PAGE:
• Anaphylactic Shock: this is the most severe and extreme allergic reaction. The body produces large amounts of histamine and other chemicals in response to the allergen and this causes the body to go into shock. The whole body is affected within minutes of exposure. Usually, all it takes is a tiny amount of the trigger food or even just touching the food to cause an anaphylactic shock. Foods such as peanuts and other nuts, sesame, milk, fish and eggs are the most common triggers.

It helps to speak to your child’s pediatrician or general practitioner in conjunction with a nutritionist or dietitian in order find out what your child maybe allergic to and how best you can plan meals that are safe for them. Also substitutes for these trigger foods can be used. 






Hits: 1241

Posted by on in FDCC Blogs

Being a mother is the most rewarding feeling ever. My son Dillon makes me happy but recently being around him is depressing. Three weeks after his birth I took him to the doctor as I was convinced something was medically wrong with him. He would cry for hours and no matter what I did he would not stop. He was not hungry, he didn’t need changing, he was not tired maybe a little gassy but something was definitely wrong.

He looked like he was in pain as he arches his back and screamed as he passes gas. I gave him Gripe water and Infacol but nothing seemed to work. The only thought in my mind was that he was in pain. That could be the only answer. I took him to the doctor and she examined him and said he was fine. Frustrated and upset, I argued with the doctor telling her something is wrong with my son. She advised that he has colic. Colic? What is Colic? How did he get Colic? What did I do to give him Colic? Was it my fault? So many questions and not enough answers.

She suggested a couple of activities to help Dillon. I tried all of her suggestions -warm wrapped bottle against his tummy, a gentle massage, putting him in the bouncy seat and playing music. Sometimes they helped for a bit but nothing seemed to cure him.  Some days I would be crying when he was crying as I was tired, helpless and stressed out. I hated that because I needed to remain calm and happy for him but it was too hard to smile when all I wanted to do was pull out all of my hair. One afternoon I closed the nursery’s door and bawled my eyes out, and that is when I decided to try something else and not give up just yet.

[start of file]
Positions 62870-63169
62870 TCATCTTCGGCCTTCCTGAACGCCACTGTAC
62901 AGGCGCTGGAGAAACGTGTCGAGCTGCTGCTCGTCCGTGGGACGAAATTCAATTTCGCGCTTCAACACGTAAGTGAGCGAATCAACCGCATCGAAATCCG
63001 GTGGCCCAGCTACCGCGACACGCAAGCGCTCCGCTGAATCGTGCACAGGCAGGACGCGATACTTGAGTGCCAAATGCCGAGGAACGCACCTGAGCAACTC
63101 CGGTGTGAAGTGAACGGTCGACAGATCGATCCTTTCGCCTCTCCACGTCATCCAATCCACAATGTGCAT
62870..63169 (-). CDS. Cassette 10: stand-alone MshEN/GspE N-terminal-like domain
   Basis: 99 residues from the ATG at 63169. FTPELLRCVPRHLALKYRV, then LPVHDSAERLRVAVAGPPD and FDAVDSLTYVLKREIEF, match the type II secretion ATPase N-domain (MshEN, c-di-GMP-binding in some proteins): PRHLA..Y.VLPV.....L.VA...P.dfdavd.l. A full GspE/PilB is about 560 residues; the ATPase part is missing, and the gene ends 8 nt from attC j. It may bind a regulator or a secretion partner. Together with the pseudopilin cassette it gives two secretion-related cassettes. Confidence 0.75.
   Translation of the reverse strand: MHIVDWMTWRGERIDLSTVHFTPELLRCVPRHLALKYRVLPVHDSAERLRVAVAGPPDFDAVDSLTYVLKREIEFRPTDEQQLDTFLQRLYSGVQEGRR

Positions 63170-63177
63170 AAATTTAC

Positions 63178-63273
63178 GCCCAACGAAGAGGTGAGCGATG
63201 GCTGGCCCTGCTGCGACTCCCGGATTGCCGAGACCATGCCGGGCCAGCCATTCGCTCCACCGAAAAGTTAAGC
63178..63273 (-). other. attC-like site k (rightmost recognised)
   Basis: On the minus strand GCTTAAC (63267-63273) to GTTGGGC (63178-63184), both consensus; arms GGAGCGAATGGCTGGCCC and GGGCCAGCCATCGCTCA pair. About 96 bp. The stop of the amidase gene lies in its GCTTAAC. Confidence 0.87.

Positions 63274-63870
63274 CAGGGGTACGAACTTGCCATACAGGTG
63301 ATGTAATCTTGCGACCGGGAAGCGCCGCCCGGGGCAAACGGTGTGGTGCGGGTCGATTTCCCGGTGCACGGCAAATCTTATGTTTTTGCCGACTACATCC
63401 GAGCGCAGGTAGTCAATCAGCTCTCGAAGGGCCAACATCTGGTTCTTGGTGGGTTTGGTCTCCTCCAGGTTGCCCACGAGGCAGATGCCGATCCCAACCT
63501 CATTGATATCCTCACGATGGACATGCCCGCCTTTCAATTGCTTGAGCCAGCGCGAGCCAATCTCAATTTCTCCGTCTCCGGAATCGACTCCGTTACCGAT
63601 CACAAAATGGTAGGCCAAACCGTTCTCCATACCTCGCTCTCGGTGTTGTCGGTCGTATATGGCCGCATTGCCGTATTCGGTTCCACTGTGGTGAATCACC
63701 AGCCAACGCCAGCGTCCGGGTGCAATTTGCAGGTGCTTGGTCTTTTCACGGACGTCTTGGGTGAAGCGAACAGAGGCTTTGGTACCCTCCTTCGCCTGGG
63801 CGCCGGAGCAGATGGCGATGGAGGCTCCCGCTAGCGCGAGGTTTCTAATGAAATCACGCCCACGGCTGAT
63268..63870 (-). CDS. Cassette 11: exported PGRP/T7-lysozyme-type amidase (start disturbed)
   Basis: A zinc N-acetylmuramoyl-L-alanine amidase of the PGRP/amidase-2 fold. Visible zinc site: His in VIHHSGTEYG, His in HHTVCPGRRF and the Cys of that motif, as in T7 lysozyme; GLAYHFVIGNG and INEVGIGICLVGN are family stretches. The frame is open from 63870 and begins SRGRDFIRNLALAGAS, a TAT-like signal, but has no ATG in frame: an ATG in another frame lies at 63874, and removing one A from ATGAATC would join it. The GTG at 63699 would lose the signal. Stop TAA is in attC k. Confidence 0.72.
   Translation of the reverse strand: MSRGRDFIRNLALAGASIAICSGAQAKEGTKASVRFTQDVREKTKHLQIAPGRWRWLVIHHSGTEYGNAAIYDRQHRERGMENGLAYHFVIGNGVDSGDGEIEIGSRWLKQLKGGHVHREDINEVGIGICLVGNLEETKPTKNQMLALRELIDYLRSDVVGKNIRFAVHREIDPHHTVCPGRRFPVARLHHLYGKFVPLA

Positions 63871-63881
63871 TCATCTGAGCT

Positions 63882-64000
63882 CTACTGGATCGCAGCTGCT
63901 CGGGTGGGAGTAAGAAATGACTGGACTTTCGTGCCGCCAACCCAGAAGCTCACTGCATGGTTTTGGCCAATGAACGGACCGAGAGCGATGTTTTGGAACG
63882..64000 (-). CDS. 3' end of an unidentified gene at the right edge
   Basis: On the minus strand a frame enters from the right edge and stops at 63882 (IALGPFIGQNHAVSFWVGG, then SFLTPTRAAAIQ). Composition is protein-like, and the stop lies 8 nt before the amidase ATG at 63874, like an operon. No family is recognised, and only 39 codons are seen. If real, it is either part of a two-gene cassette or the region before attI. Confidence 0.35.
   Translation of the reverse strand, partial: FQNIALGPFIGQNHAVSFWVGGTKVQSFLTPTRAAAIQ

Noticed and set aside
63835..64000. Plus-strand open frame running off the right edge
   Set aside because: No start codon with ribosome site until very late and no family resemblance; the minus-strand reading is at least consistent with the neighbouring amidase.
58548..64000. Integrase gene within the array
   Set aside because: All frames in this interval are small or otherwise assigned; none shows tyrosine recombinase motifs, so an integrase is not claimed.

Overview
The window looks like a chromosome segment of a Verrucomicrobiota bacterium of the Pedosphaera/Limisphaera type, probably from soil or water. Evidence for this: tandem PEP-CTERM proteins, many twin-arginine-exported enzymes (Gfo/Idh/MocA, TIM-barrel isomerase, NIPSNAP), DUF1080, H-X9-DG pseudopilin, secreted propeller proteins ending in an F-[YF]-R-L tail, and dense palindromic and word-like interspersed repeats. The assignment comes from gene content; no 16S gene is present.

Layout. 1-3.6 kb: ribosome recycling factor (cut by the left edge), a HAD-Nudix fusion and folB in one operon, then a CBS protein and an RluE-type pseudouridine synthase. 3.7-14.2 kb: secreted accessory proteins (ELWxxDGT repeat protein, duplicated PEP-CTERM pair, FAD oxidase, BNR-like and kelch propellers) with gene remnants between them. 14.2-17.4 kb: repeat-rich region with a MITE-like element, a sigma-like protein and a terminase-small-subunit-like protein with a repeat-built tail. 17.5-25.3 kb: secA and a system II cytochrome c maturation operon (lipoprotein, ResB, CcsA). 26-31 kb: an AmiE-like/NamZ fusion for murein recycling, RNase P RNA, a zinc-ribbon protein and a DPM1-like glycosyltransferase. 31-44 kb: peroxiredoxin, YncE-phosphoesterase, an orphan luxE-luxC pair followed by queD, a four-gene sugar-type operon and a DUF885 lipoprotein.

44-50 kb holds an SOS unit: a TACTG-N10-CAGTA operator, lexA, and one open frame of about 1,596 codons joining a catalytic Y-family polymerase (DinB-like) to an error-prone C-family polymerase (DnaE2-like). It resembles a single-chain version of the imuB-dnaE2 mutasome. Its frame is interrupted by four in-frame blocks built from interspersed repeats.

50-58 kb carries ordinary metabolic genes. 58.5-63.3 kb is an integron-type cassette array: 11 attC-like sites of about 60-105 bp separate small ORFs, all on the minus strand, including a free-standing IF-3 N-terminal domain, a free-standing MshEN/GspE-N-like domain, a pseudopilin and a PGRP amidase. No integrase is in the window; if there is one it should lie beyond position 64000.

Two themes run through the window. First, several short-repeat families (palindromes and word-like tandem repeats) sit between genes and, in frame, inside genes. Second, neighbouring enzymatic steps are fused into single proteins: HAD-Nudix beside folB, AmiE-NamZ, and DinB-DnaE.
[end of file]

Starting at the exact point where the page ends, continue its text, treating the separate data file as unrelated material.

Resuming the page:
I took Dillon for a car ride so we could both get some fresh air, and I realised he stopped crying once the car was moving. I tried again the following day and it helped again so I started doing it regularly and most days he would fall asleep. Taking afternoon drives became part of our daily routine until he was about four months old when the colic seemed to have disappeared.

Sometimes running a vacuum, rocking in a rocking-chair or a warm bath helps too.  If a mother is breast feeding, eliminate certain foods like wheat, eggs, nuts, fruits, broccoli, caffeine and chocolate. Absolutely no medicine unless prescribed by your doctor.


As a parent it is extremely hard to see your child in discomfort and knowing you are not much help to them but do not give up. It is impossible to not be upset, frustrated and even depressed, but your baby needs you so you have to be strong for both of you. Thankfully colic is gone by 3 ½ to 4 months!